Design today is a discipline moving between art and method. Despite its involvement within industrial activities and available engineering tools, the role of the designer is always perceived as related to creativity; such a role is commonly felt in the universities. In widening the design action fields from industrial products to communication, fashion, services, and so on (i.e. from material immaterial goods), the complexity of the problems to cope with introduced the use of conceptual tools based on ethnographic aspects, to define constraints and to provide scenarios, from which to derive the proper features. Despite the value of these methods, the results in applying them largely depend on the kind of users the designer is able to imagine, i.e. the method follows a Garbage In Garbage Out model. More, those methods are biased toward the improvement of what is already known, instead of fostering creativity and innovation, therefore perpetuating stereotypes and consumerism. The paper criticises the (mis)use of ethnographic tools, and suggests a different approach, based on formal models, and a disruptive attitude, to provide real innovation possibilities. The discussion refers mainly to the educational processes and testifies experiences in that field, together with examples of the proposed approach.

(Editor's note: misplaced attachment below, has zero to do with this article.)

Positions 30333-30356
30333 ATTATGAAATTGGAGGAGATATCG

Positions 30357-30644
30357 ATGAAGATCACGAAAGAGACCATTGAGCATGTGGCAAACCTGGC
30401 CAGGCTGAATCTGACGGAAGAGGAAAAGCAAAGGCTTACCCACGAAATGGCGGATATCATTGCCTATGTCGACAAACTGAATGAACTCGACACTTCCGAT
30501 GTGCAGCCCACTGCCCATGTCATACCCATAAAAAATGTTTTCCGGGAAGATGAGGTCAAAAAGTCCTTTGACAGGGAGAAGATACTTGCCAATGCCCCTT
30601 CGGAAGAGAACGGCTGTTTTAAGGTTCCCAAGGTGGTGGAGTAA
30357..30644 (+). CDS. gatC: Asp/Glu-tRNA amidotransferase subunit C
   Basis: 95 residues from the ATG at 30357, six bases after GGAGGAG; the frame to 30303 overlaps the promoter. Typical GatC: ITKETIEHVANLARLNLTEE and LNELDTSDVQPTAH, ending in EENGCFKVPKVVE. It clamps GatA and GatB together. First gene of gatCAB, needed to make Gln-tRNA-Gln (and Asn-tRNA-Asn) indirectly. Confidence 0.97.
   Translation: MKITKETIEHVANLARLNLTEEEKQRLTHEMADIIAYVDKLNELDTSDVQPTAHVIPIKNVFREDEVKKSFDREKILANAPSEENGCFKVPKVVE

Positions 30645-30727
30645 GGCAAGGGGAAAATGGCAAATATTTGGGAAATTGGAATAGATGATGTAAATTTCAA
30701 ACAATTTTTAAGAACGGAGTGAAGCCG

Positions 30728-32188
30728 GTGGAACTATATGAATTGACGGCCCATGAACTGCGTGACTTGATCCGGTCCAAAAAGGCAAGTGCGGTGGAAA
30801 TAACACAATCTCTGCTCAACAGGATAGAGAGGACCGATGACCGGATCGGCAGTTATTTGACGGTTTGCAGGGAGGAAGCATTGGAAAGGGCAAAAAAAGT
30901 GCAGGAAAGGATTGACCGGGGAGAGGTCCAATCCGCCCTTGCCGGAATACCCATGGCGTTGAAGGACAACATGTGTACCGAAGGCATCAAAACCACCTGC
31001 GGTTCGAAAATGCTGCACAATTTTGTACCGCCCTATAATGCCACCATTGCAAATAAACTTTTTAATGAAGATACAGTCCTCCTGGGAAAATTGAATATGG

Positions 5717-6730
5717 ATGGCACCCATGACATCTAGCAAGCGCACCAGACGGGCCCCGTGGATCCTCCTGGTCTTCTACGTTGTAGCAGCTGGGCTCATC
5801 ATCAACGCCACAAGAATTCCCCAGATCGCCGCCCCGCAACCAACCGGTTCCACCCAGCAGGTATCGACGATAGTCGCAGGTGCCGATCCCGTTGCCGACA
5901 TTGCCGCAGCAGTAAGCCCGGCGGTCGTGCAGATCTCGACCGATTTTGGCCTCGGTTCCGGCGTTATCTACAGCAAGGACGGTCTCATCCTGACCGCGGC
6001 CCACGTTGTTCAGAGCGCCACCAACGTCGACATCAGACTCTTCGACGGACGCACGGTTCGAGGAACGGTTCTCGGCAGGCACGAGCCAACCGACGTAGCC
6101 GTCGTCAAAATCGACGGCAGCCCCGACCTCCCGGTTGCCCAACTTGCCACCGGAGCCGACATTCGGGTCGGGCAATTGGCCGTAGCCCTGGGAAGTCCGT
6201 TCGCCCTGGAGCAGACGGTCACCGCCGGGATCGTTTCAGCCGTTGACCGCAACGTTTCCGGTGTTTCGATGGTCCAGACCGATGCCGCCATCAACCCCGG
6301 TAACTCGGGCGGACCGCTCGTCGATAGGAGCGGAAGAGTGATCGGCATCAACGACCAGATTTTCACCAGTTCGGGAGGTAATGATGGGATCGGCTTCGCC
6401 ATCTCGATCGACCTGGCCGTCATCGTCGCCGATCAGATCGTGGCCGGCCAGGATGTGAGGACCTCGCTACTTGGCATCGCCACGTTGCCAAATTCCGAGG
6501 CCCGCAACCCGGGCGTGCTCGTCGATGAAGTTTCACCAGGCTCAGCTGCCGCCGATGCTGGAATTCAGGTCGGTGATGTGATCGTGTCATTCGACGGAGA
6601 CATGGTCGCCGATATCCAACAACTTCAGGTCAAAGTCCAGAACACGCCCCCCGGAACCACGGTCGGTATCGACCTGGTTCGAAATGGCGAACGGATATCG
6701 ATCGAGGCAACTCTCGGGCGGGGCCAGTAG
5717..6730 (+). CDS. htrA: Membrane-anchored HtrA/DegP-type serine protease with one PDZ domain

Disruptive Attitude: the role of Design as Anomaly; managing crisis and turbulence, coaching creativity and innovation., 2014-09.

Disruptive Attitude: the role of Design as Anomaly; managing crisis and turbulence, coaching creativity and innovation.

GALLI F
;
2014-09

Abstract

Design today is a discipline moving between art and method. Despite its involvement within industrial activities and available engineering tools, the role of the designer is always perceived as related to creativity; such a role is commonly felt in the universities. In widening the design action fields from industrial products to communication, fashion, services, and so on (i.e. from material immaterial goods), the complexity of the problems to cope with introduced the use of conceptual tools based on ethnographic aspects, to define constraints and to provide scenarios, from which to derive the proper features. Despite the value of these methods, the results in applying them largely depend on the kind of users the designer is able to imagine, i.e. the method follows a Garbage In Garbage Out model. More, those methods are biased toward the improvement of what is already known, instead of fostering creativity and innovation, therefore perpetuating stereotypes and consumerism. The paper criticises the (mis)use of ethnographic tools, and suggests a different approach, based on formal models, and a disruptive attitude, to provide real innovation possibilities. The discussion refers mainly to the educational processes and testifies experiences in that field, together with examples of the proposed approach.
Inglese
19th DMI: Academic Design Management Conference -Design Management in an Era of Disruption
London
2014
internazionale
19th DMI: Academic Design Management Conference
2902
2916
14
9780615991528
United States
Boston,
Design Management Institute
comitato scientifico
A stampa
Settore ICAR/13 - Disegno Industriale
3
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Utilizza questo identificativo per citare o creare un link a questo documento: http://hdl.handle.net/10808/36351
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